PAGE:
With his left hip and knee aching and all his recreational activities curtailed, Scott Shuster made one of the best choices in his life. He sought a second opinion for possible medical treatment. That decision led the retired Marine Corps officer to reject a questionable knee surgery for a hip replacement that has turned his life around.
“I wasn’t happy with my consultation with the first orthopedic surgeon, so I went back to my primary care doctor and asked for an alternative,” says Shuster, 55. “That’s how we came up with the idea to get a second opinion at UCI Medical Center. It’s been a very positive experience.”
Corinne Shuster says her husband is no longer hunched over and shuffling when he walks. “He’s like a different person. He can climb the stairs. He can get down on the floor to play with his grandkids. And he can sleep without pain.”
Patients seeking help for joint pain from UCI Health experts can expect a thorough, unbiased evaluation and recommendations that include state-of-the-art technologies and treatments, says Dr. Steven Yang, the UCI Health surgeon who fixed Shuster’s painful left hip in December.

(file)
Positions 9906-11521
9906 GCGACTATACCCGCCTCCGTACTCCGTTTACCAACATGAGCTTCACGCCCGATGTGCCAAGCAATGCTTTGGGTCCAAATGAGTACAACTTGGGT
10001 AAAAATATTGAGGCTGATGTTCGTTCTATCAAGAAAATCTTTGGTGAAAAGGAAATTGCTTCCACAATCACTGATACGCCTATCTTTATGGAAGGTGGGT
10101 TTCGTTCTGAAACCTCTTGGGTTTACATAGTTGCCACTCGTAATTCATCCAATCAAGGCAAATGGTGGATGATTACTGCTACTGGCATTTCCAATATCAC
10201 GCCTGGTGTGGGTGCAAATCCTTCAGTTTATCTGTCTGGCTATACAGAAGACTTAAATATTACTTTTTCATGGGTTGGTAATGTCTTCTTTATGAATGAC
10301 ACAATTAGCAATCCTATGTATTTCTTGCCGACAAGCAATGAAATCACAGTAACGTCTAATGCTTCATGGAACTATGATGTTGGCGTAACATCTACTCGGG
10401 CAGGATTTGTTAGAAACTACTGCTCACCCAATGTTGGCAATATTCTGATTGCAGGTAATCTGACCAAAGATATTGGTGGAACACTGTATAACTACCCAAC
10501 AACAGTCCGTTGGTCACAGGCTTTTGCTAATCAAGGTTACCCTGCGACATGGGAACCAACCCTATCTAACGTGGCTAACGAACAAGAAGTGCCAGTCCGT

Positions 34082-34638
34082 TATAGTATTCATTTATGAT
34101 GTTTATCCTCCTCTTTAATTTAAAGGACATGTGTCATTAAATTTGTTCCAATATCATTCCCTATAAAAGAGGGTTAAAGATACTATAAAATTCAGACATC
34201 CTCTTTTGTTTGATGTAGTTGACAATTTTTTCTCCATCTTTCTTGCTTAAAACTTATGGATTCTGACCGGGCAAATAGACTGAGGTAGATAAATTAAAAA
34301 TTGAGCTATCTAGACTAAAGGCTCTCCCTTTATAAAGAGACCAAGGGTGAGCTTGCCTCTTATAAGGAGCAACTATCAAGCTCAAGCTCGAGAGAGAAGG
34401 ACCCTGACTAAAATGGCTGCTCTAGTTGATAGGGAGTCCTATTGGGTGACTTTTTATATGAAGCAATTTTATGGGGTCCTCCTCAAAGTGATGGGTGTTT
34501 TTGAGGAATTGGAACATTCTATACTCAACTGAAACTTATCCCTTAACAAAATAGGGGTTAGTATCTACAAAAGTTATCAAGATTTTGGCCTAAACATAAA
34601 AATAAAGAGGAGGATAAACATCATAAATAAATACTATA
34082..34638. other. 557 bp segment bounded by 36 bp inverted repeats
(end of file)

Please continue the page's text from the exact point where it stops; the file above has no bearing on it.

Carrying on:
Patients with serious, highly painful or complex medical conditions are wise to seek second opinions at academic medical centers, where the latest technologies and treatments are tested and taught, says Yang, an assistant professor of hip and knee arthroplasty at the UCI School of Medicine.
“Sometimes the answer isn’t joint replacement,” he says. “We do what is best for the patient. We have the resources to offer the best, most comprehensive care. Our team-based approach, with specialists who can address the full range of surgical issues, is what truly sets us apart.”
During his consultation with Yang, Shuster said the first surgeon told him that he was too young for a hip replacement. Yang diplomatically explained that hip replacement technology and surgical techniques have evolved significantly in recent years. No longer is it limited to people over age 60.